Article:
On April 14, the National Cattlemen’s Beef Association (NCBA) released a study showcasing the impact COVID-19 will have on the U.S. cattle industry. Spearheaded by Dr. Derrell Peel of Oklahoma State University, the study’s goal was to provide USDA with hard, tangible numbers they could use to assess and allocate necessary aid to cattle producers.
The numbers were humbling to say the least. The study stated the cow/calf sector alone could see a profit decrease average of $111.91 per head, totaling an estimated $3.7 billion in losses. Other areas of the beef industry are expected to be impacted, as well. Revenue losses of $2.5 billion are estimated for the stockers and the feeding side of the industry is predicted to lose $3 billon. In total, experts conclude the whole American beef industry is likely to lose $13.6 billion due to coronavirus.
Potentially, the most alarming take away from the NCBA report is the fact the cow/calf portion – the very base of the entire beef industry – is slated to see the most economic damage due to the virus. The report further highlighted these issues could compound into 2021 if not mitigated soon.
There are multiple reasons why the beef industry has seen such a rapid market decline, says Ethan Lane, vice president of governmental affairs for NCBA. Supply chain problems have drawn to light price discovery issues within the industry, which has exacerbated already existing market challenges.
“When you look at the cattle industry specifically, we have had a particularly difficult few months because we saw that big run of product in the grocery store and we have seen this wild fluctuation in our markets. We saw boxed beef prices go really, really high, and at the same time we saw cattle prices really crater,” Lane stated.
Unlike most other ag commodities, the U.S. cattle industry has traditionally never sought government assistance, but these unprecedented times has the industry with their back up against a wall. The compounding market impacts led Congress to shuttle relief funds from the Coronavirus Aid, Relief, and Economic Security (CARES) Act to agriculture with a proposed $5.1 billion specifically set aside for the cattle production industry.
Although the monetary relief is much appreciated, there are some logistical hurdles associated with distributing the funds to cattle producers. This is why NCBA commissioned the economic impact study in the hopes their efforts could appropriately divide those funds to the proper industry sectors.
“We felt like we really needed to give USDA guidance in the form of a report that put some numbers to this,” Lane said.
There are several different aspects and business models associated with the U.S. beef industry. When it comes to demonstrating losses, the stockers, feeders and packers can physically show on paper right now the market decline. The cow/calf producers aren’t so lucky, especially since the majority of their profit and loss cannot be recorded until their calves sell in the fall.
“Our economic team did a great job highlighting there is an opportunity here to get aid to the cow/calf sector now, in addition to the other sectors that have losses on paper today. We need to make sure we are taking care of both to ensure we have a healthy cattle supply chain coming out of this,” he expressed.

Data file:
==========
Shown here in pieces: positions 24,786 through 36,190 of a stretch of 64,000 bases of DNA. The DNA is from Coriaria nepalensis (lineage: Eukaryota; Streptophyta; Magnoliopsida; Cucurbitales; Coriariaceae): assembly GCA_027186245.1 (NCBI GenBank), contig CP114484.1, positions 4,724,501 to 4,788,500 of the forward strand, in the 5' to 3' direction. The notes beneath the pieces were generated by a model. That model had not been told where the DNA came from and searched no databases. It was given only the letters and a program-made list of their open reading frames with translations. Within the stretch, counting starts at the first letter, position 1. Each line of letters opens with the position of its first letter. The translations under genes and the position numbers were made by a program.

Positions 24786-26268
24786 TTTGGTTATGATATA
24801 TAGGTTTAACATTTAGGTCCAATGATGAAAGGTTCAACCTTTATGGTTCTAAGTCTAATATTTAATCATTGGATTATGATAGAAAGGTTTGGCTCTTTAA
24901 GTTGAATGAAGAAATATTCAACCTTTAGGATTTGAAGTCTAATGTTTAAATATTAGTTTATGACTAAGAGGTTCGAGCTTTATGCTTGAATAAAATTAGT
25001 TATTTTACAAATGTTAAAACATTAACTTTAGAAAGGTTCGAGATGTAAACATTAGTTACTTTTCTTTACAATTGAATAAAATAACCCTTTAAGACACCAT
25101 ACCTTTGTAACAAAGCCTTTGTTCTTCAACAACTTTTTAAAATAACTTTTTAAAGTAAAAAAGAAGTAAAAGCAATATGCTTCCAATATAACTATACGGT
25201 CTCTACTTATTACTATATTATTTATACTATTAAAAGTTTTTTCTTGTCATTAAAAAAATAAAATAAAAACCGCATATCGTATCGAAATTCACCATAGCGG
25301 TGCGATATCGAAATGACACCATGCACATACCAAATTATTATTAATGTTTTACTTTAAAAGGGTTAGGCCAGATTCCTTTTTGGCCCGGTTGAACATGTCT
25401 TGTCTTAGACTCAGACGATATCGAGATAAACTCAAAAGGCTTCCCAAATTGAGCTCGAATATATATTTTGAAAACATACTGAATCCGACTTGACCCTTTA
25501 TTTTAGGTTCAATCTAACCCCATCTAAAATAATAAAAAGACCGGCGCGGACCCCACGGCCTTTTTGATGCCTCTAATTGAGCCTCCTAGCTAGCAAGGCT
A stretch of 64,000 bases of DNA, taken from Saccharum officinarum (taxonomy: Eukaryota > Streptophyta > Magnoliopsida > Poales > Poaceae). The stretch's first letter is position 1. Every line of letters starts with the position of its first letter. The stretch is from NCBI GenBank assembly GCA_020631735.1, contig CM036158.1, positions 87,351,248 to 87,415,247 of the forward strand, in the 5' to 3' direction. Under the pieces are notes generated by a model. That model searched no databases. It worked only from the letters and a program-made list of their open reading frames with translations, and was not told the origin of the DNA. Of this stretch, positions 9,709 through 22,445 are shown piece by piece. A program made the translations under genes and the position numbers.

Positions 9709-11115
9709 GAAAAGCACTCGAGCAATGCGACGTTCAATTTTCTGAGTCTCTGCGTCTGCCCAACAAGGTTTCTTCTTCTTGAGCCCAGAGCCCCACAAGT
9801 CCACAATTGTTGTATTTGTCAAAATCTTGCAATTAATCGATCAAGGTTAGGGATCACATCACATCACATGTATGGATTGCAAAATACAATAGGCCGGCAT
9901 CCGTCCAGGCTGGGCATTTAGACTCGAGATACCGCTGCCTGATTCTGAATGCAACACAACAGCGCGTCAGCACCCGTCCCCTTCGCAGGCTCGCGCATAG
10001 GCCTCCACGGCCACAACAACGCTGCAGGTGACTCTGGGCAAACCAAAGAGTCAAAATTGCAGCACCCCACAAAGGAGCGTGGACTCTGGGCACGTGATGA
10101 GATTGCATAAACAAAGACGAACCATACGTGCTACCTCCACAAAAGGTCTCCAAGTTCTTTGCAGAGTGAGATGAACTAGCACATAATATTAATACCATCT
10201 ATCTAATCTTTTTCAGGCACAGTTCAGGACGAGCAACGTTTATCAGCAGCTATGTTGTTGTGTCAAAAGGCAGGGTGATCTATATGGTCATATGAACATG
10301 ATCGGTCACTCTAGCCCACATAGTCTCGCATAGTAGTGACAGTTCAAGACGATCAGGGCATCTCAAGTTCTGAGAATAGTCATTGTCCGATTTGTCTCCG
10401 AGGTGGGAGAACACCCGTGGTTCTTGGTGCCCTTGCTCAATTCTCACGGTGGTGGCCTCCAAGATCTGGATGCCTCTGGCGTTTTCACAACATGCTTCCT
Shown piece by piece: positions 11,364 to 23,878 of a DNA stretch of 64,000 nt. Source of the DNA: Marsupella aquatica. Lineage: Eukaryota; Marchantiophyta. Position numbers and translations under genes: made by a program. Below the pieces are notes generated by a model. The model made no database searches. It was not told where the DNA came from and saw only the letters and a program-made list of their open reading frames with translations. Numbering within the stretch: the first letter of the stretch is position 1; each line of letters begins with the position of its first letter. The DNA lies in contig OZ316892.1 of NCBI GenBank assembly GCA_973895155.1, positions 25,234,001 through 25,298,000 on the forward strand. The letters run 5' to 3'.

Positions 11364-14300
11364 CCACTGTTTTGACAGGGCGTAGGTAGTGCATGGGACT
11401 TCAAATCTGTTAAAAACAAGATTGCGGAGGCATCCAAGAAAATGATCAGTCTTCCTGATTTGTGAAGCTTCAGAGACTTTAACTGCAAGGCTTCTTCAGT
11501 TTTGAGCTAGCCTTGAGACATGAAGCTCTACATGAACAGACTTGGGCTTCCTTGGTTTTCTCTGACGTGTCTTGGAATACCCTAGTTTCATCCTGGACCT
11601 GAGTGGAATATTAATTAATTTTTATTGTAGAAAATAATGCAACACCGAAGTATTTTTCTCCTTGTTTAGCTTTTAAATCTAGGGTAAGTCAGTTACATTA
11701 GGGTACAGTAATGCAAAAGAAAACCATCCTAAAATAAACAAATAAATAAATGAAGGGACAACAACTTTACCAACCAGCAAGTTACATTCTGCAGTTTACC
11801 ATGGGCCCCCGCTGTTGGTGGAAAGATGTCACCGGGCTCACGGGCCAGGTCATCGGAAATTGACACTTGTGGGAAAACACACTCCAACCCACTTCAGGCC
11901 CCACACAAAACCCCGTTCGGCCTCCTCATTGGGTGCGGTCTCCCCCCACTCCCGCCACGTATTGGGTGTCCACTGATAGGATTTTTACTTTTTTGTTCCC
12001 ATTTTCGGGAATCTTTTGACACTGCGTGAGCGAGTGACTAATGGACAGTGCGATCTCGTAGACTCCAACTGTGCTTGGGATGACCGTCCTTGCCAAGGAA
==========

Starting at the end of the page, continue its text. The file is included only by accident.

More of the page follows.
The cleanest way to get aid to the cow/calf sector is via a per head payment, but NCBA has some reservations about the formula USDA is set to propose to the White House because it appears to be too restrictive to properly service the cattle industry.
NCBA has been in communication with USDA about this and other initial concerns with the aid distribution. For example, NCBA seeks clarification on how exactly USDA will allocate the aid. Unlike farming, cattle producers can’t receive effective relief based on acres. It needs to be done on number of cattle, but where should those numbers be sourced from? This question is particularly challenging, especially when calculating anticipated losses for the cow/calf sector.
Additionally, the first draft of USDA’s proposal has the aid coming through the Farm Service Agency (FSA), but NCBA acknowledges not all cattle producers have a relationship with the FSA and they don’t want those particular producers to feel boxed out.
“At the end of the day, we want as much money to as many producers as possible,” Lane pointed out.
Despite lingering logistical questions, the ball is starting to roll. As of now, NCBA has heard USDA intends to have applications for the aid open by the first part of May, with checks set to be rolled out by the end of May. That said, payments will not be automatic and it is likely funds will be tight. NCBA is further advocating for more relief to be syphoned off to the cattle industry, but until that can be concluded, the $5.1 billion can only stretch so far.
The market shocks rippling through the entire economy have caused industries to really wade into uncharted waters. There are no predictions as to when the light at the end of the tunnel will be seen and there are many considerations that must be juggled regarding relief monies. This is especially true when it comes to the cattle industry, and more specifically, the cow/calf sector.